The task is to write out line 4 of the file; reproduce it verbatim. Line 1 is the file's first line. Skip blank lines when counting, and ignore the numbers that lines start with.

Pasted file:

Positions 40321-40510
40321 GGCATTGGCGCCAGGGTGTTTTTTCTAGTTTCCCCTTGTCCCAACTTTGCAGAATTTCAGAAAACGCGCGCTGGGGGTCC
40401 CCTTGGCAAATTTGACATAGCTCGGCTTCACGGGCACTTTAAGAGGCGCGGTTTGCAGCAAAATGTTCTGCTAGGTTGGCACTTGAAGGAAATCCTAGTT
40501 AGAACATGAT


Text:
40501 AGAACATGAT